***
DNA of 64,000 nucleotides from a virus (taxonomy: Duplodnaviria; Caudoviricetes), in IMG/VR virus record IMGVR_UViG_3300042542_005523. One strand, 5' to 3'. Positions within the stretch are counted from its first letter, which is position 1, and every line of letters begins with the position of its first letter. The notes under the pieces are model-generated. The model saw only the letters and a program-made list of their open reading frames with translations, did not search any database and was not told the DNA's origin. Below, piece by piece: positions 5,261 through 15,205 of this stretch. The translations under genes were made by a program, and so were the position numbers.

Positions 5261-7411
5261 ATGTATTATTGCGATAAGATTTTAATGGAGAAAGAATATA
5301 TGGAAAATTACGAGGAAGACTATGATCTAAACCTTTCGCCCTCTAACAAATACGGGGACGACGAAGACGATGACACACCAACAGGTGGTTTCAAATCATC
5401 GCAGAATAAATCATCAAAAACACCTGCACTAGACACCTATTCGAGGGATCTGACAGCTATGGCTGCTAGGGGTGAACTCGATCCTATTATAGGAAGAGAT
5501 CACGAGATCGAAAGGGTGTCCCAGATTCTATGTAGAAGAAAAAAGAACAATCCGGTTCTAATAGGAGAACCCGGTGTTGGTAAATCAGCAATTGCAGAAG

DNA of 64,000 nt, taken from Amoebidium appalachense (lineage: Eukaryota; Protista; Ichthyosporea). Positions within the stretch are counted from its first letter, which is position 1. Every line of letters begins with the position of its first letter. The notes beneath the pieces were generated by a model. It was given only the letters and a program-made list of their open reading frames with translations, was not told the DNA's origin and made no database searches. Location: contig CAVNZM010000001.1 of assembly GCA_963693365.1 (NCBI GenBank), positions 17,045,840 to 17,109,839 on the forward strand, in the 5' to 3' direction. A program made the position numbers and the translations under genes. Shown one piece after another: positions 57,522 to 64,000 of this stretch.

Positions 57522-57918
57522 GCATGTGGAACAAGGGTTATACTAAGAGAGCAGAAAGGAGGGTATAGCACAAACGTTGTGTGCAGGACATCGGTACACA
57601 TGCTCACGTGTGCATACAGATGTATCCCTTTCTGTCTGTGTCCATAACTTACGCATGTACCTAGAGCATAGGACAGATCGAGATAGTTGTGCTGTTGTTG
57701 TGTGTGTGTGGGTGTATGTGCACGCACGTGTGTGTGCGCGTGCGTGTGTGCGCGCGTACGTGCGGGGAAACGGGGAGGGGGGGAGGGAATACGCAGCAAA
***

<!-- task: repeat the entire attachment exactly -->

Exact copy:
DNA of 64,000 nucleotides from a virus (taxonomy: Duplodnaviria; Caudoviricetes), in IMG/VR virus record IMGVR_UViG_3300042542_005523. One strand, 5' to 3'. Positions within the stretch are counted from its first letter, which is position 1, and every line of letters begins with the position of its first letter. The notes under the pieces are model-generated. The model saw only the letters and a program-made list of their open reading frames with translations, did not search any database and was not told the DNA's origin. Below, piece by piece: positions 5,261 through 15,205 of this stretch. The translations under genes were made by a program, and so were the position numbers.

Positions 5261-7411
5261 ATGTATTATTGCGATAAGATTTTAATGGAGAAAGAATATA
5301 TGGAAAATTACGAGGAAGACTATGATCTAAACCTTTCGCCCTCTAACAAATACGGGGACGACGAAGACGATGACACACCAACAGGTGGTTTCAAATCATC
5401 GCAGAATAAATCATCAAAAACACCTGCACTAGACACCTATTCGAGGGATCTGACAGCTATGGCTGCTAGGGGTGAACTCGATCCTATTATAGGAAGAGAT
5501 CACGAGATCGAAAGGGTGTCCCAGATTCTATGTAGAAGAAAAAAGAACAATCCGGTTCTAATAGGAGAACCCGGTGTTGGTAAATCAGCAATTGCAGAAG

DNA of 64,000 nt, taken from Amoebidium appalachense (lineage: Eukaryota; Protista; Ichthyosporea). Positions within the stretch are counted from its first letter, which is position 1. Every line of letters begins with the position of its first letter. The notes beneath the pieces were generated by a model. It was given only the letters and a program-made list of their open reading frames with translations, was not told the DNA's origin and made no database searches. Location: contig CAVNZM010000001.1 of assembly GCA_963693365.1 (NCBI GenBank), positions 17,045,840 to 17,109,839 on the forward strand, in the 5' to 3' direction. A program made the position numbers and the translations under genes. Shown one piece after another: positions 57,522 to 64,000 of this stretch.

Positions 57522-57918
57522 GCATGTGGAACAAGGGTTATACTAAGAGAGCAGAAAGGAGGGTATAGCACAAACGTTGTGTGCAGGACATCGGTACACA
57601 TGCTCACGTGTGCATACAGATGTATCCCTTTCTGTCTGTGTCCATAACTTACGCATGTACCTAGAGCATAGGACAGATCGAGATAGTTGTGCTGTTGTTG
57701 TGTGTGTGTGGGTGTATGTGCACGCACGTGTGTGTGCGCGTGCGTGTGTGCGCGCGTACGTGCGGGGAAACGGGGAGGGGGGGAGGGAATACGCAGCAAA